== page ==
Roughly 200 students from schools across Illinois survived the competition to reach the regionals which were held at various Community Colleges in early March. Getting to that point made participants eligible to compete at the state level competition which was held April 30.

With the school year winding down and the baseball season starting this week for our local team, the Normal CornBelters of the independent Frontier League, I move from the high schools to the ball diamonds for the summer. I have enjoyed bringing you “High School Highlights” in its first year and look forward to doing it again beginning next August. Have a great summer.

NORMAL – Normal Town Council members voted 5-2 to send a proposed ordinance amending Town Code to permit the keeping of horses and chickens on to Normal Planning Commission for public input.

In addition to urban chickens, the proposed ordinance clarifies the rules pertaining to riding horses and homing pigeons. Town Code currently permits riding horses but has no regulations. The proposed ordinance would require at least 10,000 square feet of open space per horse. The proposed code addition further clarifies the ability to house homing pigeons in the Town, as permitted by State law.

Council members Adam Nielsen and Jeff Fritzen voted against sending the proposed amendment in the Normal Planning Commission’s direction.

At the Council’s May 2 meeting, members heard a proposal from Normal resident Michael Sebald to amend Town Municipal Code so that it would allow for ownership of chickens on residential property.

Based on the discussions on May 2, Town staff drew up a prepared ordinance with a number of key provisions, including:

• Permitting up to four hens of specific chicken breeds.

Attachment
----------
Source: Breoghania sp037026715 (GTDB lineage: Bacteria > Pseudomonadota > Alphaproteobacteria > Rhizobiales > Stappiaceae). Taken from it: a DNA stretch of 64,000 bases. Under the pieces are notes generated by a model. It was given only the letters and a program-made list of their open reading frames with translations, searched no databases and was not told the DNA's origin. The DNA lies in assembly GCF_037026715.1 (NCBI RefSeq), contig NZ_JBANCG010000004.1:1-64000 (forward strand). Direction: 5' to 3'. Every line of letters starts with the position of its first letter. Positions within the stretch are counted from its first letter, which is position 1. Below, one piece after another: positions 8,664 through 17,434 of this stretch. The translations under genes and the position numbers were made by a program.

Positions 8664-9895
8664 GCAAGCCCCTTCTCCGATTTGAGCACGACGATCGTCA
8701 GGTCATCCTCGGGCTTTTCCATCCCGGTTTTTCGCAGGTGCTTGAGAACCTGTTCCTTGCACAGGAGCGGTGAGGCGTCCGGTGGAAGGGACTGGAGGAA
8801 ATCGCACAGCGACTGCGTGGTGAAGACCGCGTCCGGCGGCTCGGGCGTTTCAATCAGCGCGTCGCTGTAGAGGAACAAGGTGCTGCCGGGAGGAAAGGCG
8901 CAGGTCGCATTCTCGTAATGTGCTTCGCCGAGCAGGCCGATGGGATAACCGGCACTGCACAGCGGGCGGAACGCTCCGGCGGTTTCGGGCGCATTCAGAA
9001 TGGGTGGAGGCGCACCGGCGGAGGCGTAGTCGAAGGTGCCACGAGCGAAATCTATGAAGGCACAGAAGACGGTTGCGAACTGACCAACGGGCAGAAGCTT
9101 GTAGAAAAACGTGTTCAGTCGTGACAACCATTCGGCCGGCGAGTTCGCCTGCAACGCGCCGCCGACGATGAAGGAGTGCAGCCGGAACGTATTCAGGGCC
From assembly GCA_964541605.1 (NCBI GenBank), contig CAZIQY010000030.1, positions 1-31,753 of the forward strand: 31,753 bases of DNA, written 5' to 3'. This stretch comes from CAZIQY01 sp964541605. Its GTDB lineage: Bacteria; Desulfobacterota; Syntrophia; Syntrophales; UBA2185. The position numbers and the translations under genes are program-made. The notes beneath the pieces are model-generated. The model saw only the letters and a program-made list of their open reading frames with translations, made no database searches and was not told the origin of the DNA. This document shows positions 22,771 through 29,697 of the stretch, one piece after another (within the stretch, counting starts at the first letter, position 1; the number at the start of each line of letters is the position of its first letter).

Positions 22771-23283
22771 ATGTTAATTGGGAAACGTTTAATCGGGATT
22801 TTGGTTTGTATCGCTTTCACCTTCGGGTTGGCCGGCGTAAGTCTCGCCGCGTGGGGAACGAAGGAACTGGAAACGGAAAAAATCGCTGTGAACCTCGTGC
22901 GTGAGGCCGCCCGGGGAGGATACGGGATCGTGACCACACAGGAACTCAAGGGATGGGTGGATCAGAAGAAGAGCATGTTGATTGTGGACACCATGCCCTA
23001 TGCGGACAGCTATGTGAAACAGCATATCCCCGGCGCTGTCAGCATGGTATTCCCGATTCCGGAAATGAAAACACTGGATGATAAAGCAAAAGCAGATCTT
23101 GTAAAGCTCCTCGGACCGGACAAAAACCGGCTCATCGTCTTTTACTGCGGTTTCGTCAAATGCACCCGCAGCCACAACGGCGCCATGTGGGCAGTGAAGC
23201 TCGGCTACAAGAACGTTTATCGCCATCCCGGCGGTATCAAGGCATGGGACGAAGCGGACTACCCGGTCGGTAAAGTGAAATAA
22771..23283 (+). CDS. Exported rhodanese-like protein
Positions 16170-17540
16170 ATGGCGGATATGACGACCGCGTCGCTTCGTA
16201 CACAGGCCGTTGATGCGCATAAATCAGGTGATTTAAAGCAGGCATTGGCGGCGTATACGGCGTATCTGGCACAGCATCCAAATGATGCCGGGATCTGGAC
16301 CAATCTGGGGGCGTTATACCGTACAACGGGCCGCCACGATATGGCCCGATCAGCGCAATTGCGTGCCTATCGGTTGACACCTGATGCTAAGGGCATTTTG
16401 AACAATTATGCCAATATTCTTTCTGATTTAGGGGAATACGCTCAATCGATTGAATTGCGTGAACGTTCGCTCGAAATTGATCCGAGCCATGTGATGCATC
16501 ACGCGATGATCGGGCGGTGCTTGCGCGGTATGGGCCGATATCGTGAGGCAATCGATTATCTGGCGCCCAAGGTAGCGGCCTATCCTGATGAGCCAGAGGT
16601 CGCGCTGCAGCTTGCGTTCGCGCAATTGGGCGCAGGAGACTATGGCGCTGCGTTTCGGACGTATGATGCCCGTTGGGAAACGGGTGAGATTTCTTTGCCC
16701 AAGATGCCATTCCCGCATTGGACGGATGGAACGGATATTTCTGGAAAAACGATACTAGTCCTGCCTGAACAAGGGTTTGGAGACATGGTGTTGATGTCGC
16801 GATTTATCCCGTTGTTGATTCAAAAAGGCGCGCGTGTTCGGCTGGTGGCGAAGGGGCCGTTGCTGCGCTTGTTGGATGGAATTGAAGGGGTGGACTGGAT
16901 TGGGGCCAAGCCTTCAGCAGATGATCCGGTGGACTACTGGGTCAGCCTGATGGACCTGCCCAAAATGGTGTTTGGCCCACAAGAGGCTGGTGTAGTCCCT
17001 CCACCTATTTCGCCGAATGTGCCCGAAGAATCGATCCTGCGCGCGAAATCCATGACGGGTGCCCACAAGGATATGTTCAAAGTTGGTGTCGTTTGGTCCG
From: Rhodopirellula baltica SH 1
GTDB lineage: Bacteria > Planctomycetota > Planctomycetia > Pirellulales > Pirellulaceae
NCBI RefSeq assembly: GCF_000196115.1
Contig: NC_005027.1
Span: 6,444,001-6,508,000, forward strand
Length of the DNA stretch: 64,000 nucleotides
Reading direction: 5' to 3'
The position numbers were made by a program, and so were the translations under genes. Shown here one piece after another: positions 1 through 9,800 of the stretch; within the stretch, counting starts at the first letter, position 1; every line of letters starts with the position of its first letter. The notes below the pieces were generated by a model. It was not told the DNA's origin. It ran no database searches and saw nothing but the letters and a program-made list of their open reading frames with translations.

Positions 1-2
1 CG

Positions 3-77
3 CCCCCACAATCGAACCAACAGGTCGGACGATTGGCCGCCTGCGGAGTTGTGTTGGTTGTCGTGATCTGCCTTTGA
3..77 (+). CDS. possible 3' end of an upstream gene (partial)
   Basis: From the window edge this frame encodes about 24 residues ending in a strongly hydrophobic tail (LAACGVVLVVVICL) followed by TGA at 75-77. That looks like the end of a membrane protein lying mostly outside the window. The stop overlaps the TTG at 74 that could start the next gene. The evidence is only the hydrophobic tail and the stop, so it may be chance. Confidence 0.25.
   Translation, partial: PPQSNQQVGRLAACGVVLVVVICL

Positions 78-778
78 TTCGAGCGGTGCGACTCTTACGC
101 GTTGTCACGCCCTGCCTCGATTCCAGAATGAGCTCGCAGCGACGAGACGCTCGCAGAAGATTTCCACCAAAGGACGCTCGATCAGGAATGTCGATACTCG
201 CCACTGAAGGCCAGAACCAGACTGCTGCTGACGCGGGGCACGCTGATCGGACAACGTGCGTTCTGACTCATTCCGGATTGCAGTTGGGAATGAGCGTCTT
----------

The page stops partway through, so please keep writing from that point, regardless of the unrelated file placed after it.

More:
• Disallowing roosters.

• Disallowing the slaughter of chickens.

• Requiring an enclosure for the chickens.

• Maintaining a distance of at least 25 feet between the chicken enclosure and residential structures on adjacent lots.

• Filing an annual permit with the Town Clerk.

• Maintaining the chickens and the chicken enclosure that does not create a nuisance for neighbors.

Prior to Monday’s meeting, Town Code prohibits owning any poultry. But nine other Illinois communities including Naperville, St. Charles, Decatur, Springfield, Urbana, and Oak Park have ordinances in place for such animals. In addition, there are large cities such as Portland, Ore., Seattle, Colorado Springs, Colo., and Madison, Wis. that allow people to own poultry.

Council member Adam Nielsen said he was “a little concerned about sending this to the Planning Commission since we have not sent something like this to the commission before.”

Council member Sonja Reece said she felt it was not uncommon for the subject of amendments to ordinances to be heard by the Planning Commission.

Caisley Reappointed To Serve On Transit Board: Council members unanimously approved the reappointment of Mary Caisley to serve a third term on the board of the Bloomington-Normal Public Transportation System. Caisley’s reappointment means her term will expire on March 31, 2014.

Retiring Finance Director Recognized: Ron Hill, who has served the Town as its Finance Director for 32 years until he announced his retirement as of May 13, was honored by Council members at Monday’s meeting.